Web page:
Wednesday, August 14, 2013

Creating Columns Through Value Rather Than Color

Short post today. I like to watch the Fashion, Style & Wardrobe board over at the Stitcher's Guild forum. As the name suggests, this forum attracts all types of needle-wielders. The Fashion, Style & Wardrobe board has some great threads on wardrobe & capsule planning so you know it's like heaven to me. The Fabulous Doctor Elizabeth has run the various seasonal 6PAC sewalongs for years now. The idea is that if you sew along to the suggested 6PAC formula, six easy and coordinating pieces every three months, at the end of the year you will have a fabulous wardrobe of solid basics to complement and support all of your fun 'frosting' and 'dessert' pieces.

The Autumn 6PAC 'recipe' reads:

"Here is the autumn recipe:  pick a dark neutral, a light neutral, and a colour.  These should all work together in a way that pleases you (be it with minimal or strong contrast) The way we define neutral, after much discussion, is "a colour you would wear a pair of trousers in".  Thus, if you would wear bright pink trousers, bright pink is a neutral for 6PAC purposes!  However most people find more success with traditional neutrals such as black, brown, navy, stone, taupe, olive, plum, cream, or white.Sew up as follows:1 - a jacket or cardigan in the dark neutral.  In my opinion, you should sew this first as it sets the tone of the whole collection.2 - a bottom (trousers or skirt) in the dark neutral3 - a top in the light neutral4 - a bottom in the light neutral5 - another jacket or cardigan in the colour6 - a top in a "linking print" or the colour"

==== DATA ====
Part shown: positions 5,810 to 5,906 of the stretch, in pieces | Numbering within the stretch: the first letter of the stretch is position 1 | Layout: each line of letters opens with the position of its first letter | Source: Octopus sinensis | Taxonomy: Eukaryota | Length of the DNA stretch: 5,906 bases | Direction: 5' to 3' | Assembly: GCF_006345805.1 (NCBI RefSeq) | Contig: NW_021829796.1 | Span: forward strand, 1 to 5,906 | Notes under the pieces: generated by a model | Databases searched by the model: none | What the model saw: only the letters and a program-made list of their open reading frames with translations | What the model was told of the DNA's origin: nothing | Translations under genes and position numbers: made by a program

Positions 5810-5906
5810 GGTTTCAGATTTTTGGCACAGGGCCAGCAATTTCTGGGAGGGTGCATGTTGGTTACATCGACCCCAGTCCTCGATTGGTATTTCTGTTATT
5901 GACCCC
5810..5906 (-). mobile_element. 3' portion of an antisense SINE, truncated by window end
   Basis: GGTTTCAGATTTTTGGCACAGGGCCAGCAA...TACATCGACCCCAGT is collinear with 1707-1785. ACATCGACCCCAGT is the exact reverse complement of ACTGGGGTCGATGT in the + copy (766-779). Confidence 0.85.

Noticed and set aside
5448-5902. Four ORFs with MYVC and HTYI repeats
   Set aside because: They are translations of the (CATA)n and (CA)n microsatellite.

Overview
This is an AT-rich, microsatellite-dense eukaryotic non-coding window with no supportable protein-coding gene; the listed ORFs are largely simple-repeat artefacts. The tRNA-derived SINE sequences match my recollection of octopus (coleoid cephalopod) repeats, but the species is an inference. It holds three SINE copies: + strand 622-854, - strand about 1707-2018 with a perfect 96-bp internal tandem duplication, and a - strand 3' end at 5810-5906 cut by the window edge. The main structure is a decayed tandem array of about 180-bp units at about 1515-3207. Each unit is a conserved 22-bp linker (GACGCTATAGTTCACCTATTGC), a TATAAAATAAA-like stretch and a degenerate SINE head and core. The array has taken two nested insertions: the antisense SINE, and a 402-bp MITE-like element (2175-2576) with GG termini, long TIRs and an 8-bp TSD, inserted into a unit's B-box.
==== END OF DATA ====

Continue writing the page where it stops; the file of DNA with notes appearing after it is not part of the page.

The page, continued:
In this 6PAC's discussion, many semptresses brought up the whole 'matchy-matchy' idea lurking in this formula. The implication is that you'll make a third layer and bottom in the same excat color (possibly the same exact fabric), then a top and bottom in .... the same exact color, possibly even the same exact fabric....and a lot of posters opined that this would be (excruciatingly) boring to sew as well as too 'matchy-matchy' to really feel modern.

How to get the outfit cohesion and visually lengthening effects of wearing 'all the same same' without, well, wearing all the same same? And having to look at the samesamesamesamesame...... while sewing? By choosing fabrics all in the same value, while varying texture and hue. "Hue" is the actual color (red, charcoal, acid green, etc.) while "value" is where the fabric falls on the light/dark range. To illustrate this principal, which i've relied on for decades, i put together a few outfits illustrating this idea.

You can see that i've pulled all the color/de-saturated the hue in each look as well, which helps to make this aspect easier to see. You can do this yourself in any photo editing program (insert the name of your own photo editing software instead of GIMP, which i use). edited to add: Carol in Denver left some great techniques for 'seeing values' from the quilter's perspective in the comments: "Quilters look through clear red transparent film to see differing values, or take a black and white photocopy of a group of fabrics to discern differing values." Thank you Carol, both techniques would work great with outfit photos as well, and you could use the red film with your mirror. end edit.  You can also just stand back and look at your fabric or outfit through squinty eyes, through your eyelashes. Or, take a look at things in deep twilight, or at dawn's first light, when there's just enough light to make things out but you can't see any color. Like with any other skill, practice makes improvement.